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Saving Money in the Home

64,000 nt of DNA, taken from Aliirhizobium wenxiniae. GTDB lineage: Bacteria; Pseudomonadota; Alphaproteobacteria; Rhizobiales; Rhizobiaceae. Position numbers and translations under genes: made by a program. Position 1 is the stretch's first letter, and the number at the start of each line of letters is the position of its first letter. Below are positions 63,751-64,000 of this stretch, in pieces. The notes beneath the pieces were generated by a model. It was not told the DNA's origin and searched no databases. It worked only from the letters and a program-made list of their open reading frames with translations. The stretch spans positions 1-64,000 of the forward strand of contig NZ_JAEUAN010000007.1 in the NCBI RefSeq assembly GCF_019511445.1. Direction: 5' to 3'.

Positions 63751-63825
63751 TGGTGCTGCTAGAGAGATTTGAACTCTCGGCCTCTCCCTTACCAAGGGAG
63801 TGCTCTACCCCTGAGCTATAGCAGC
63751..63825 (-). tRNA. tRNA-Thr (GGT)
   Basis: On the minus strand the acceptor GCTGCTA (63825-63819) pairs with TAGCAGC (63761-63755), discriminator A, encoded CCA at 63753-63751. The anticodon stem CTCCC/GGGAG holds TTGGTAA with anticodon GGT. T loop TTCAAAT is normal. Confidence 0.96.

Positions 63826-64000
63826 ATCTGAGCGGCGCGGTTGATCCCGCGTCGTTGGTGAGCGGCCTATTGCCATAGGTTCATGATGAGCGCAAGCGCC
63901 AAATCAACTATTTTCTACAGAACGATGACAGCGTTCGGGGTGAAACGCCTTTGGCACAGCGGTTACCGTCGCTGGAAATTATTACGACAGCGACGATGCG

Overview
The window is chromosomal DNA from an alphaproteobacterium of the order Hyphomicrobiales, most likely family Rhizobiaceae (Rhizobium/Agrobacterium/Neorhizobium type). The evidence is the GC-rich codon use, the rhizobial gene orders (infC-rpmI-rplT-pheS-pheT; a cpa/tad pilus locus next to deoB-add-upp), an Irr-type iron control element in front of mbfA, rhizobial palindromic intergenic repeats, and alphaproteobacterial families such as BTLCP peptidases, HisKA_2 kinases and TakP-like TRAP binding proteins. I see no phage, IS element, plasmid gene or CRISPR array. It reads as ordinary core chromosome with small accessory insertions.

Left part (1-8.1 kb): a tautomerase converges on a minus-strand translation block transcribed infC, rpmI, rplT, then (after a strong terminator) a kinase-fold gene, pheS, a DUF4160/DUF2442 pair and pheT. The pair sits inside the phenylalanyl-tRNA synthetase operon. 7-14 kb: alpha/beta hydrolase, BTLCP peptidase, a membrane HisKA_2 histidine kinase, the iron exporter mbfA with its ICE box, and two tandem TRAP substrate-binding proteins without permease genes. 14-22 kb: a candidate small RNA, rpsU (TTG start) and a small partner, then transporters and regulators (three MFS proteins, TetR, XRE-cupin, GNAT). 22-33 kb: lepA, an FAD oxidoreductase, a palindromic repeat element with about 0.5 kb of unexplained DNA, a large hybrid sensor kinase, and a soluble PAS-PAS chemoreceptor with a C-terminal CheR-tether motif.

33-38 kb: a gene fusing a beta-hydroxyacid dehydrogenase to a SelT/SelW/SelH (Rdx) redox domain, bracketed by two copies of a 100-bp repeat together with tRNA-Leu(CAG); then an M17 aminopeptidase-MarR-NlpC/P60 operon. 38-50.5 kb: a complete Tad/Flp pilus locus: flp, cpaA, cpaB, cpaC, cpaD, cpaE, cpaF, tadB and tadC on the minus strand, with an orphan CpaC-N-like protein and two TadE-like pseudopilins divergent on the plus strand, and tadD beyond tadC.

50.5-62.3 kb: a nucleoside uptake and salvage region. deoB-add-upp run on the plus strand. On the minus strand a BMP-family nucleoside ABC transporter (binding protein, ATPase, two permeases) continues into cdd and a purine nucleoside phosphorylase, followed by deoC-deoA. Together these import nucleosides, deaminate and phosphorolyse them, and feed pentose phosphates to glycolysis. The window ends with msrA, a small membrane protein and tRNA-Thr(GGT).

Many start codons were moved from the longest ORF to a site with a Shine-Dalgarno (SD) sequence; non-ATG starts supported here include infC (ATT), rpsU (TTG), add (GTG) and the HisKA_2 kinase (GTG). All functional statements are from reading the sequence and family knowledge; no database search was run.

Little Tricks For Women in Household Economics % By ELIZABETH LATT1MER HOW much time and thought do you put on your cbildrtn'i lunch buket? "Children h?f? auch *pp4tltM that they will eat anything." la t remark oftan heard. Tbey may have loud aVpe tltea now, but If achool children are allowed to eat the wrong things, the 'true may come when they can't eat 'be right things Uruwl|i| children have ' certain ?fecial needa In the way of food*. lJke crown people, they muat be supplied with that which la iiicob tary for health and strength, but. unlike them, they ahould be given also that wblcb la necessary for de velopment. liven one hot dtali obtainable at ?:hool at noon makes the lunch more appetising, and many achoola ire now providing It. When a child must carry lunch and cannot obtain at achool a hot dish, the tank of Ail ing the box or baaket demand* great care to make aure that It la appetis ing. nourishing and sustaining. One of the best Investments to make for a child who carries his lunch to a school that do?s not serve a hot lunch Is a bottle which will keep liquids hot or cold for some time. 'Cocoa, or soup piping hot on a cold day. will mak* a feast out of an otherwise uninteresting lunch. Five Groups Food Needed. Ia general, the school lunch, like the child's diet as a whole, should contain representatives of five food groups. In it should be found foods rich In protein, such as milk, cheese, meats. Ash, dried beans, peas, pea nuts and other nuts; cereal or starchy foods, such an bread, cereal mushes, rice and tapioca; fatty roods, such as butter, cream, salad oils and bacon; vegetables and fruit a, but such as cereals and dried fteans are not put under this classi fication; simple sweets, Including Borders at a Profit By Loretto C. Lynch. Am Authority on All Matter* Itelat Ing to Household Problems. A BUSINESS woman in the city of New YtSrU met me the other day with u counten ince. beaming with ecstasy and saiu: "\vell. at last?I've gotten nto Mrs. Benson's boirding house. Vou know my name was on her \ list on.- year, and when she noti- i fled me that I might come I Just j jumped with joy." I was interested immediately. She was not the first person who !ad talked delightedly of Mrs. Uenson's. And I decided that I would And out why it was that Mrs. Benson had a waiting list while i jnany boarding house keepers were scarcely making expenses. And so j 1 accepted my friend's invitation to dine at Mrs. Benson's boarding house that very evening. Mrs. Benson greeted me in a spot less white uniform?there didn't .*eeni to be a single lock of her wavy iron-gray hair out of place. She was a Southerner, a lady. In deed, forced by circumstances to leave her home in the South and seek a living In the metropolis. She had a. large brown stone house in a very desirable location. There were ten .sleeping rooms, delight fully furnished, and she served fifty people at dinner each evening. The ten sleeping-rooms accommo dated sixteen. These she had for breakfast as well as dinner. The number who took luncheon at her place each day avetsged about fifty. The boarding house was not one of the cheap ones of fiction, t but a particularly attractive one that charged a fair price and ca tered to folks who appreciated "perfect"?yes, I mean "perfcct" ? ?ooking'ln as much as any human performance may be perfect. After dinner 1 asked her to tell me some of her secrets of success. You may like to know them. "Long ago," she begat). "I real ised that the most sought for tables In a restaurant are the small ones, where folks may chat with some de gree of privacy. I capitalised this from the beginning, and I have no long tables In my establishment. I realise that by dong away with (hese small tables I could squeeze In a few more diners, but I prefer to give folks what they wish In Lbls respect." The table cloths were snowy white and there was a beautiful shaded lamp on most every tnble. Bach table had a pretty fern dish, with a good. live fern collcction in it. The woodwork of the room waa done In white enameL The walls were painted creamy yellow. There were a f?w well chosen pictures on the wall. And the creamy-yellow ore'onne with a wilderness of large red and pink coses and cool rreen foliage printed upon It hupg at the windows and gave cheer even on the dullest dsys. The chairs were mahogany-finished Mrch H'lth cane bottoms. But the tables of various woods, I was told, were done over to look like ma hogany, but were Always covered by fable e'othit / "The first two rears/ I ran this boarding house," Mrs. Benson" con tinued. "1 used to give my guests a '?ard after Sunday dinner with the -cquest that they name some dishes 'hey'd particularly like to have me "\>ok at some future time. Murh isked-for dishes I carefully noted ??nd In planning futttre moats I worked them In. "Another thing I particularly noted was the foods that were re turned T noted also how much was returned of portions served. So that now 1 am able to gauge ex actly how much to serve." The boarding mistress pointed nut a very prosperous-looking gen tleman who apparently was able to afford more than the $2.1 a week he paid for his room and board. "That gentleman leaving the room Is with me over Ave years. He is a business Min, ard used to hsve a room at the Hotel M?? and eat a la carte. But he tells me that he psrtleulsrly likes the 'balance1 of my meals and the element of sur prise they usually possess He found It untisuslly annoying to his busy mind to have to think lust what vegetables to order with a ?ertaln meat. Out an appropriate ?onp and dessert. His dim.or is ?weed to Mm without worry or fmitfi m bis port." ,$1 PAID FOR EACH DOLLAR SAVED How I Saved a Dollar. Here I* * chance for every one I to urn a d/Utr by telling how ?he ha* saved a dollar. It may be a dollar or more. It inay have been aaved In a day or a week. However, all that matttii la HOW It waa saved. 91 saved and |1 earned by the lolling of the savin* mahft CI. How about It? He brief an# write only on one aide of paper^ 1 will award prize of fl each day for one of the *ufKeytfona which 1 print. ELIZABETH I.ATTIMEB. P. 8.?If you want a prize, you muat be willing to have your name and address uaed. becauae that la only fair to other contestants, who have a right to know that each day'a prize winner la an actual per son. However, I am dalighted to have all aorts of Ideas aent In. which. If not given a prlae. will be printed with Inltlala .only and j help the other readers. If your first lettor doesn't got a price, try again. Even" If it dooa. that la no bar to your getting an other If your Idea la worth It. E. U J cakes and cookies that contain little fat; rone sugar, plain candles, ma ple sugar, sweet chocolate. Jellies, ( preserved fruit. Jams, marmulni,e*. honey, molasses, syrups and dried tigs, dat<*s anil other dried fruits. Some Suggested Basket Lunches. Here arc bome recommended coin- "j binatlons: Sandwiches with sliced, tender ! moat for filling: baked apple, cook- | it's, or a few lumps of sugar. Slices of moat loaf or bean loaf; bread and butter sandwiches; stew ed fruit; small frosted cake. Crisp rolls, hqllowcd out and fill ed with chopped'meat or fish, mois tened and seasoned, or mixed with salad dressing: orange, apple, a mix ture of sliced fruits or berries; cake. | Lettuce or celery sandwiches; cup custard; jelly sandwiches. Cottage cheese and chopped green pepper sandwiches, or a pot of cream cheese with bread and butter sand- 1 wiehes; peanut sandwlchos* fruit; cake. Hard-boiled eggs; crisp baking powder biscuits; celery or radishes; brown sugar or maple sugar sand wiches. Bottle of milk; thin cornbread and butter; dates; apple. Haisin or nut brcau with butter; cheese; orange; maple sKigar. Baked bean and lettuec sand wiches; apple sauce; sweet choco late. Nearly everyone knows the neces sity of dsinty wrapping anil packing if an appetizing lunch Is to be the result. A container that can be sealed, plenty of paraffin paper, a Jelly cup with a cover, und bottles with screw tops all assist in the making of a dainty lunch. House Slippers That Cost Nothing. Today's Economy Prize goes to the following letter: DEAR ELIZABETH LATTIMBR: I,ast spring when leathering up thtnas for the rubbish inan. I threw In a pair of red felt bedroom slippers and an* other of high-top leather ahoce, but late* took them out. The outer soles of the ?Hpp?rs were completely gone; there was even a hole through the in ner soles. With a pair of strong seiz ors i removed the ragged outer soles and-the padding Then I put a strong piece of cloth over the holes in the in ner soles, basting it flrmly in place and made paddings from cotton bat ting Then from the upper* of the old leather shoes I cut outer soles and sewed them to the slippers with linen thread, using the overcast stitch. The finished slippers looked well and were \^ry comfortable. I am wearing them yet us house shoes. MRS. MINN1K LINDBERO, ? 29 M street northwest. The Police 01 the Body By Brice Belden, M. D. MUCH of our understanding of the processes of disease is based upon the cellular theory "of Virehow He conceived of the body as a cell-state or cell republic, a government "of the cells, by the cells, for the cells." These cells give good citizenship service In return for rations and | fuel. It Is true that they occa-\ i slonally rebel and produce a cancer, j but In the main their service Is be yond praise. Now disease ran always be traced i to some disturbance of Jhe citizen I cells. Such a disturbance Is usually | Initiated by some Bolshevist In the form of an Invading germ. I In a general way we may con j reive of the cells as fixed and mobile. : The fixed cells are a kind of infan i try, making an effective stand i against enemy germs which happen i to get by the white cells, or cavalry. I The red ,cell* of the blood manage the oxygen-transportation system, carrying this precious Hcmp-nt from the lungs to the tissues, and hence belong In the mobile class. The moment the while cells, or I sanitary police of the bl^od, receive j an alarm from certain messenger I substances thrown Into* the bl .od , | (harmones) they gal'op to the In- | vadrd area prepared to destroy the i enemy or perish in the attempt. These policemen of the blood love to fight, it Is their business to look for trouble and to go over the 1 top with gusto when tr. ublo com -i The sanitary po'.lce of the blood | also patrol the alimentary ranal, preventing polsonlnj? by the >d ucts of our ow n >li ?? tlve p o es?r?. There Is nothlnn lore wonderful than the heroic loyal team work of I cltlnen cells In th? n'erest of the body as a whole. It I- hlolngy th.'t furnishes this example of an effl- 1 rlent democracy ? * ork. and ?? 1 could well afford !? ak?- a lesn>n. ; The humblest cell Iti the body hao J a distinct Individuality and im portant functions Only by Ita ?nf feranc# do the higher center* r?>!e It la not a m?r* altva Treasures of Old Romance - - - - DRAWN By C. D. BATCHELOR The Care of Food By Loretto C. Lynch. An Authority on All Matters Per talnlag ?? tbr llousr. TIERE loem* to be llitle indeed that the housewife can do to reduce the hi?h cost of foods. But whether we will or no. we must admit If only to ourselves, that oftentimes food Is spoiled after it comes into the home. In other words. It Is Improperly cared for and this causes spoiling. Yet today, of all times, every woman should make proper effort to care for the food that comes to . the home. Some one lias worked hard to earn that food and a high price has been paid to obtain it. Just how should It be cared for No food should be kept in paper packages, paper boxes or sacks. Tightly closed glass Jars make ex cellent containers. These are In sect and moisture proof. Label each distinctly. Dried fruits should be scalded when they come into the home, scrubbed thoroughly, dried and put away clean Eggs are often purchased at a ?rry high price because of their freshness only to come to the table anything but fresh. The shell of an egg Is porous and If the egg Is allowed to remain In a warm room It loses some of the shell content by evaporation. When eggs come to the homo the shells should be wiped with a damp cloth and the eggs placed In the refrigerator. If no Ice Is on hand let the eggs stand in a bowl of cold water. Butter should be placed In a ?tone crock and covered This, to gether with the milk, should be placed In the bottom shelf of the refrigerator that any odors that might arise from other foods will be less likely to permente them if loose milk Is purchased it should be stored in wMl-scalded, cooled covered glass jars or cans. If it Is purchased In bottles, the mouth and top of the bottle should be thoroughly wa?hed before being placed In the refrigerator. Never wrap hread in cloths. Keep it in t'n boxes or stone jars, which should be scrubbed out. sea'ded and aired at least oncc a week. Cakes, cookies, doughnuts, etc.. should be stored In tin boxes or itdtt(v crocks . ? Nuls. If purchnsed shelled, should be scalded. dried thoroughly, wrapped In wax paper and stored tn glass Jars. T'otstoes nnd other tubers should bo stored in a dark plftC6. - Oreen vegetable sWould be put Into cold wster or wsshed and laid between folds of cloth or paper and put into the refrigerator or -In a cool place. Meat should he removed from the paper as soon as It comes from th shop. Paper absorbs the nutriment from meat snd thcr?hv cause? waste. Before uslnT It ? ho\ i be wiped with a damp meat seems In dnnrer t.i?t sear It In a lltfte h< ? ' In >? frying pan. This will h# Meat rooked or partln' , keens loncer tban raw - t >ir 1 similar circumstances. go much for raw fr. V- Man' blta of usable food. hrw?T.? ?r wa?tad In too many Vo ? r- M ,nnr milk, for Instance. ?ho I eve flnd Its way down the si cupful of smur milk Is e> i ?nine of the choicest r?e?f ginger h'ead. molaa?es , ^ rnttage ma* Ha > thick eour milk "ear ir k la grt?4l? (UN, waff!-* a 1 TVc Toonerville Trolley That Meets AH the Treins. By FONTAINE FOX. Whenever the 5kippek sees HiS OLD friend jed MASON standing ON that PAKTiCUJ,art * RocK he KNOWS that JED WANTS THE CAR stopped A minute TO LET HIM GET HIS hands' WARM. _ ? (Copyright,JJ19. by th? Whwlw Syndicate. Inc.) 7 r?; ?? f - For Fastidious Women By Rita Stuyvesant. '.UMBER robe* light and ?lum ber robe* dull I* fashion'* pro ^ gram for tho preeent *ea*on. Very different. Indeed, from the old-time nlphtgown are the new robea for alecplng houra. From blaek to white, with all the colors Between, la the wide variety of color* on* ha* to aelect from. Fine lingerie, batlate, French voile, crepe de chine, waahabla ea'in. georgette, chiffon, and crepe de meteor are among the material* one And* for bedtime w??r A dainty nightie that la ?lmple. yet effective, come* In white Frenrh voile, double crn??ed with ro*e It I* a aleaveleaa model ?haj?e>l to a point on either ?hoi*.'der and edged with fine filet edging. The bottom ?? ?!?? ahgped and t? ml up ?light ly At the iMm. It lg flnlihtd m lib the fllct, and shows bits of old blue ribbon both on tho shoulders and bottom. To define an Empire waist line thcro Is a row of beading with old blue ribbon drawn through. This delightful model also comes* In white voile, with squares marked In lettuce green and trimmed with pale lavender ribbons, or you may choose squares of orchid on a white background with light green ribbons. Illiarre slumber robes select black georgette crepe for their material and fine chnntllly or Venetian lace for their decoration One Interest ing "nightie" favors a deep yoke of the lace, and accordion pleats the lower BeCllOI* A Wt Of fhlSfM yelow cord lend* an attractive color note that gives tone to the eomber black K?r the win^r bride there was reo? n" r (1r- ii nlfflil drcaa of pen<flt c ?r'U chiffon. fine luce, mid iv. ril Won* that wa* exquis itely .Straight and (rraee- I ful ; from lace ahou'der Btraj a fl Ion wa? turned Into tiny t-t' r iiotv and Irfld arrow* the I ?et. Inited of the u*ual heip a 'ti* r,? ttom. three row* of lace r Plad it* \lt In true petticoat *tyle. Mar v?om< i prefer the tailored type cf a-lfli I-* *nd for those there ar? luiar rok. ? In white or fle*h crepe <? li ti' t>em?tltched attract tlvely. ?lb(*?in or lace la uaad In the t il "r I ? i*n, for one rrll** aotely i i IW unallty. color, and clever III * ft t 114 aelectlon tfhort a'eevea m n "?>? with the body are i popular. < H rHort necVa. and ' ?nmelln - I'xtrl ?il ??. Wuhlkli i *a?ln ? ?" ?' ? ewer* ta Hnr.nt | When a Girl Marries Bv ANN LISLE. (Copyright. Ui-O, King l"eature? Syn dicate, Inc.) CHAPTER OCX*. driving. "When I asked her to stay .o dinner, she had more than half ^ mind to stick. and then you froze her out." "I know I did,' I replied serene ly. floating the cream (ri his pet fashion on top of Jim's after-dinner coffee. Jim looked up in astonishment "Well: you're a cool hand, Anne, confessing that you snubbed one of my oldest friends In your own home. And right after she invited us t? "le country for a week-end," "Tli. was one of the reason*," 1 answ. d, smiling with the firm determination that nothing should make me' lose my good tempered ' quilibrium. I counted on Jim's ense of hu mor to conquer 1 - tque, and sure cnouglrit did. "Ho when people iii\ .c you out you snub them in re.urn?to make ft harder, I suppose. Think the law* of supply and demand works sucially, eh what Anne"? The more difficult ypu are to. capture, the more you'll be valued or some thing like that " "When a woman forces an Invi tation on me after I ve declined it, I show her I'm at least clever "nounh not to offer her an Invita tion 1 know too well she won't de cline,' I answered enigmatically. KnowNig ver> well Jim tvuuld give me my chance by asking what 1 meant. He did. So I told him how Bivvy had invited me down for the week end and how, after I'<J said we were booked, she'd hung around Juf-t long enough to seem to forgot and to repeat the Invitation to him In u way he wasn't likely to refuse "Clever kid, Ewy!" was Jim's amused comment. "But It's pretty decent of> her Just the same, and Crosby will he- no end tickled to have Val meet the pt#plt whose homes are near Mason Towers. Our old place is less than half a mile away. I'll show It to you, Anne Now that I'm getting more ^olid with Colby every we?k, we'll hup it hack some day. And Kvvy didn't put one over on your stupil hus band, as you appear to think. She merely played Into my hand b\ get ting lip this party." "I sec," 1 replied, glimpsing At Jim, whose quiet determination to go where he had started was. new to me, "So you may see whj your turn ing Kvvy out so coolly tonight would hav'made me pretty mad if it hid spilled the beans utid had caused Kvvy to call olT the party.'' I stared understanding!} at Jim's herd, set Jaw and smiled back my reply: "8h?> won't, though. Not Kvvy. She has a iiame of her own to piny, Jitn, and I've an Idea that the Crosbys are counteis. Hut there's another reason why T let her go tonight. I had to be nlonu with ynu Jim. To talk to you- seri ously." "It's not?for me. Jim. It's Phoebe. She's In great trouble." "Oh, think up a better one. Anne. I know you're trying to puf some thing over. Hut If Phoebe's In tQpuble, since when does she fly to you?" laughed Jim, eyeing me las tly. "Say. glrllo. you look good to me tonight. Mow'd you dike to go to a show ? and some wlyere to dance'' I'll give you all the money yoti need If you're hroke.but don't hand me out any yarns tonight." "But It la Phoebe"' I cried, "gha's still in love with Netl and Ptek West IS tryiag to make k?r marry Mn - "Of ail tko romaatl* fcs.??r4aafc ~ U might have been de cently cordial to Evvy," ?Tim snapped as we were A Clever Kid laughed Jim. "Are yon going t? buy West off so Phoebe can marry your kid brother?" "Jim. liaten," I begged "Plea?* take this seriously. It'? life and death to Phoebe. She's been play ing the market?and losing. Dick West puts up her margins for her and btae w^s to pay him back out of her winnings. Only she didn't win. And now he's persecuting her" "Hot!" Interrrupted Jim vlgoroua ly, "This is the second time you've come to me with a wild tale about West. You never liked him. Anne But It's you who are doing the per secuting. And I won't have It. Do you get me?" "Yes?but you don't get me I" 7 paid speaking rapidly for fear Jln> would interrupt me again. "Phoebe thought she?liked Mr. West. Then he tried to make love to her ant! she knew she couldn't marry him. You don't know what a nice girl's sensibilities are-?you can't know, being a man. And she told him she couldn't care. Then he began threatening her nnd suggesting the thing* people would say whec they found out she's been letting ,him? tort of give her money. Don't you see?can't you understand?'* see yoti aren't sane vtieh it comes to West, Anne. And X sup pose you managed to turn Phoebe against him. Dollars to doughnuts you've got the whole thing wrong I'll bet W">t never invested a cent for Phoebe. _ "But she told me." I liega-i in nmazerficnt, and then wenf on w ild ly trying to find some phrase lii?t v o'old Imprcs.- .liin v. Itli Hie reality of what I, was sajinji. "She's half mad with fright. t hreatene?: her. She owe., liini a tli -utimd doi Isrs or more. Jim. 1 gn\*e lier my : check for five hundred today. Don't [ j ou sec? Won't you eee?" "I sec that > ou aren't going to r;ive me any puace tonight.'' re ' plied Jhn almost sullenly, g-i i i ?)g i to his feet ?nd shaking down i- ? trousers in a llmp'tig step or t*v "Now, look here. Anne. I'm goin; . to get at the hottom of this. First \ <ju insist West is double oroRs'nf" Terry. Now it's my I'ttie lister. I I'm goinjr down anil look over the books And if vou i: fn'l afruld th'.f story will sho'\ you up as x 'eRulav sob-sister, e mie alone lo th? office with me," "Tonight?" I saep"d?"night n&w.'' . eVlleii .Tim ' curtly. ' a (To He l nntlnuntkA. Household Suggestions EUNKOIDKP.Y t'f vr:y kn. I thai ham !>ern < urh"?l ? r I elentied Willi p?tro| rhouhl he Irorcd on the wrong aid lo thr"v the embrcltlory into relief. I tider? * - n'?th there snould b< y sufui'ad of I several thicknesses of fluVHiel. >??'* that the enbroldery can sinl iiilf* | It without being flattened. I# ? ? Japanned wure should not I * | washed with very hot water, an It will cause the varniah lo crack. ? ? ? When making a cream sauce Wit the milk on to heat and rub the ' butter and flour together until i smooth; atlr this Into (he lelli:* I milk gradually and th?- **?>??? ?rM be amooth ? ? ? 1 Instead of always f?l4ln| tab e i cloth* length* iee. It i? an <*eellev ? plan some 11 me* to fo|.| tl?*tfl !?? ! other way. ?? ?' '? ? '?'? 'J | to wear out If ?ivulll cfca>ig??J ?